If there is one thing I've learned from the discipline of audio branding, it's that words are important. Many composers fluff off creative briefs from clients for a variety of reasons, and I don't blame them. Most are poorly written.
My colleagues and I joke about all the rampant clichés in the biz and the very uncreative parroting of popular briefing jargon. Tracks need to have "swagger," be "disruptive," and in years past tracks needed to be "sophisticated, elegant, and cinematic." Bullshit. It all means nothing without context and a real conversation. Without that conversation, it becomes a silly game of Whisper Down the Lane.
Composers and musicians need to choose words wisely as well. Don't write "demos.” I never refer to my tracks as demos when I submit them. I write music, not demos. When people ask me what my music sounds like, I never answer with a comparison to other artists. When I write music, I never say to myself, "I think I'll do a U2 kinda guitar thing here." Words are important!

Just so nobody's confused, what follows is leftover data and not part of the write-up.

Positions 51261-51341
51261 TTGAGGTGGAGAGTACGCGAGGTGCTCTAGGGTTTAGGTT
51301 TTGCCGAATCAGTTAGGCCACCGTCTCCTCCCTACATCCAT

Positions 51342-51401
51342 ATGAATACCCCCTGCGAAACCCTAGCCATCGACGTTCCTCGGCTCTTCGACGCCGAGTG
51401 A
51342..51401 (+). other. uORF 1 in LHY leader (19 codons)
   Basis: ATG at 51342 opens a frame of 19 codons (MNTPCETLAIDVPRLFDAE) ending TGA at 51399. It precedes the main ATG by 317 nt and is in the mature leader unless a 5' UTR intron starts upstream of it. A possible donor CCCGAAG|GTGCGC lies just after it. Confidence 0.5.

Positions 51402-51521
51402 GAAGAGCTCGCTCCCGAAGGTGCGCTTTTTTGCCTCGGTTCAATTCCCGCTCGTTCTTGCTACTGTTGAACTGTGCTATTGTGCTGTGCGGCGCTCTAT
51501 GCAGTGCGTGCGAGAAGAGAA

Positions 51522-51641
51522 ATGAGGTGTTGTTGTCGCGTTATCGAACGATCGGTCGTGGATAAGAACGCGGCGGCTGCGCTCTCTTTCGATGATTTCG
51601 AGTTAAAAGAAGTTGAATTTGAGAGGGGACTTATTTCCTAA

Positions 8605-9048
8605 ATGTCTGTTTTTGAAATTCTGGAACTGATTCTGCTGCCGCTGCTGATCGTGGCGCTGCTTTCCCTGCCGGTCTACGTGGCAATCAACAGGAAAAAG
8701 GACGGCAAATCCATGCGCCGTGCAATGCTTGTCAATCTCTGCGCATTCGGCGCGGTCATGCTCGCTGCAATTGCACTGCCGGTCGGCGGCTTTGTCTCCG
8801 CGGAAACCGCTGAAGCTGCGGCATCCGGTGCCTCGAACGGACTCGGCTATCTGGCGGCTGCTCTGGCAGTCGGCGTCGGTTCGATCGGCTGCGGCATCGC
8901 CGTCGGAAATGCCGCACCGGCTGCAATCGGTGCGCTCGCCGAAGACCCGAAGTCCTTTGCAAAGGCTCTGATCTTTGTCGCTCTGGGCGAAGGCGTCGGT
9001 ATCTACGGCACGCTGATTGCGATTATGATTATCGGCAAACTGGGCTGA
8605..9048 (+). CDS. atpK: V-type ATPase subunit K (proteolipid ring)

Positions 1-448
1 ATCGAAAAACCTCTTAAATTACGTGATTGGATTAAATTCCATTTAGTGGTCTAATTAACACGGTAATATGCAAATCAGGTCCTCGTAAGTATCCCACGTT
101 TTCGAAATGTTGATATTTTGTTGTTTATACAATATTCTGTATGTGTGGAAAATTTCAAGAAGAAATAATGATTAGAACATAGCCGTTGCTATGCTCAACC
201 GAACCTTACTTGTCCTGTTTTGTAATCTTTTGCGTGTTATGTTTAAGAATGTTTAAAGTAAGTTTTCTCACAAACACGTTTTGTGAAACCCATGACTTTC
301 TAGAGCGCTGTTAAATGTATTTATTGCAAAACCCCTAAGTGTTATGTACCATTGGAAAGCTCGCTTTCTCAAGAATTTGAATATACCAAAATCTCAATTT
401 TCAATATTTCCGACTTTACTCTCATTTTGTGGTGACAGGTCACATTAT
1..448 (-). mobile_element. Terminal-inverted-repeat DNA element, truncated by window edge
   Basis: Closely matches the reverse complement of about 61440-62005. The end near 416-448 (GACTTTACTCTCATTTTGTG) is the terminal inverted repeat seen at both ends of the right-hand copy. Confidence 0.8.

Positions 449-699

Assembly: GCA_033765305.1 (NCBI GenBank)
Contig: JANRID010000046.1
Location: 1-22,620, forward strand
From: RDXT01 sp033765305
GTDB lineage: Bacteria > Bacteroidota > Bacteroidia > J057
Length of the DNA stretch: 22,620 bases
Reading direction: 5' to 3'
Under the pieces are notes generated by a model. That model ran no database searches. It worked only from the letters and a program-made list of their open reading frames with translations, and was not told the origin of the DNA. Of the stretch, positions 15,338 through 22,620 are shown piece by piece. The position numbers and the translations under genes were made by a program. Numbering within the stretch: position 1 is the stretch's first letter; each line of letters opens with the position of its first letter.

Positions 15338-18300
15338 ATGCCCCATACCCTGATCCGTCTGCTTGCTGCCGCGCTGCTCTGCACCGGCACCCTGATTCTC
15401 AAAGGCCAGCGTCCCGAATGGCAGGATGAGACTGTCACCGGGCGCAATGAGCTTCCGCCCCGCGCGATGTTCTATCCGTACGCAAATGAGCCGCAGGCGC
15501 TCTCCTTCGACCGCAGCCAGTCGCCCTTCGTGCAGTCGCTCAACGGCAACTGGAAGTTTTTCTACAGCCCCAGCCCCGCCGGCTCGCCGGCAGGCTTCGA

How can a composer figure out what to write if he or she is not involved in the creative process? If everything is laid out in the creative brief in trite, well-worn clichés, what provokes the composer to ask "Why?"
I avoid creating briefs for composers that create the dreaded "apathy neck." I'll provoke the writer, create new metaphors, encourage questions and dialogue. I'll offer my personal instincts, not just the client's formal requests. And the two most important words I use in my briefs: "You decide."